By Alison Silveira and Kerry Friedrichs
Seyfarth Synopsis: Last week, the United States Court of Appeals for the Third Circuit held that employers can deduct from an employee’s PTO bank for failure to meet clearly defined productivity minimums without violating the salary basis test and jeopardizing the employee’s exempt status. Higgins v. Bayada Home Health Care Inc. provides some positive news for employers, following the Supreme Court’s recent adverse salary basis decision in Helix Energy Solutions Group v. Helix. The opinion also sheds some light on how courts are likely to view “salary” for purposes of the salary basis test moving forward.
The definition of “salary” is a recent hot topic in wage and hour litigation and, for many courts, is an issue of first impression. Earlier this month, in Helix, the Supreme Court looked to several dictionaries for a definition of “salary” in finding that a highly compensated employee who was paid on a day rate did not meet the “paid on a salary basis” requirement of the federal overtime exemptions, even though (1) the day rate for just one day’s work satisfied the salary level required by the exemptions, and (2) the salary basis test does not require that an employee be paid their “salary” if they work no days during a workweek.
The Third Circuit has now followed in the footsteps of Helix, and looked to not one but three different dictionaries to come up with a definition of “salary”: “a fixed amount of compensation that an employee regularly receives.” In Higgins, the plaintiff was an exempt health care clinician. She and her other exempt colleagues were paid a salary, and were required to meet certain productivity minimums each week. If an employee exceeded those minimums in a week, they earned additional compensation. If, however, they failed to meet those minimums in a week, the employer withdrew from the employee’s available PTO bank to supplement the difference between actual and expected minimum productivity. Importantly, the employer never withdrew from the employee’s salary to cover this delta. While the employee believed the employer would reduce her salary if her PTO bank was insufficient to cover the delta, the employer never did and the court clarified that the relevant question is not “whether an employer threatens to dock a salaried employee’s base pay; it is whether an employer made an actual deduction from an employer’s base pay.” Against this backdrop, the Third Circuit concluded that PTO is a “fringe benefit,” which “has no effect on the employee’s salary or wages,” and that deduction from a PTO bank does not jeopardize an employee’s exempt status under the FLSA.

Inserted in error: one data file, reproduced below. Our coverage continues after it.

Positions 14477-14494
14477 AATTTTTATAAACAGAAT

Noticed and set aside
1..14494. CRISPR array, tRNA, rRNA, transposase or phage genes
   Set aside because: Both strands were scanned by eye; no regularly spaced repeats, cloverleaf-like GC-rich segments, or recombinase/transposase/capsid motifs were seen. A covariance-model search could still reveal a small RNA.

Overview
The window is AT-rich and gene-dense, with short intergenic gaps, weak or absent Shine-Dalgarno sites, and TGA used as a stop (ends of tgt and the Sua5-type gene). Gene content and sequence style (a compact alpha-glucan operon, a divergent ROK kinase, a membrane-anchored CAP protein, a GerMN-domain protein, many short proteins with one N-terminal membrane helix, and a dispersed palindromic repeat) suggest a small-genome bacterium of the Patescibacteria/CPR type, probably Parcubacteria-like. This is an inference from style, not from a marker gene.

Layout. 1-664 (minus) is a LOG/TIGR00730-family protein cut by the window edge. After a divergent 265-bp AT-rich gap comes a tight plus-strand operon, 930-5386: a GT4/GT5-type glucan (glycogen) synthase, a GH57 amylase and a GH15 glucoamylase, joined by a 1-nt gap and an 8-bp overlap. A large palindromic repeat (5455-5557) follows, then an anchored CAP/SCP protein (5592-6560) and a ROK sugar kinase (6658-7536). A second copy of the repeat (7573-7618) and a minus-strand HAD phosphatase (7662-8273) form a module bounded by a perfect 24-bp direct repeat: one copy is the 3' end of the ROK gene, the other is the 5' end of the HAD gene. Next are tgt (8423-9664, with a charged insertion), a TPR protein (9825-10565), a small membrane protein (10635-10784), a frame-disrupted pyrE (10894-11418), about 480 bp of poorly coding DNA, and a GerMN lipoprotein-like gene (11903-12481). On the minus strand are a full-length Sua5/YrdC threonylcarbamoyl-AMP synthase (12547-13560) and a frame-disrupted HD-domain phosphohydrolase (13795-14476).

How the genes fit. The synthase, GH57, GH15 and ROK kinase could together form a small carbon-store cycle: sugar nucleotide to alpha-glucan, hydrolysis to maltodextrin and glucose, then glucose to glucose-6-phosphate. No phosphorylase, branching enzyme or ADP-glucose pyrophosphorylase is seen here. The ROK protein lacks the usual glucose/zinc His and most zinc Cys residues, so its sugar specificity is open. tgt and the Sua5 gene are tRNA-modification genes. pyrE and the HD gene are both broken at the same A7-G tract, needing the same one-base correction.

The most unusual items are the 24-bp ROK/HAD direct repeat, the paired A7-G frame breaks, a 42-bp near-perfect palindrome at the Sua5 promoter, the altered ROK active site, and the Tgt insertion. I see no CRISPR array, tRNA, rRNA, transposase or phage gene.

The Court’s conclusion that PTO is neither wages nor part of an employee’s salary is not novel; the Department of Labor reached the same conclusion in a 2009 opinion letter on the topic, finding that the salary basis test does not apply to nonmonetary compensation like vacation time and sick leave. But the Higgins court only mentions this interpretation in a footnote, after spending several pages independently examining the FLSA’s enabling regulations and dictionary definitions. Helix similarly made no reference whatsoever to DOL opinion letters interpreting the “salary basis” test regulations, instead looking exclusively to the regulations themselves and the dictionary. We expect this is a foreshadowing of opinions to come on the topic, and that courts will continue to look to strict statutory construction and the plain meaning of the text of a regulation, as opposed to affording traditional Auer deference to an agency’s interpretations of its own regulations.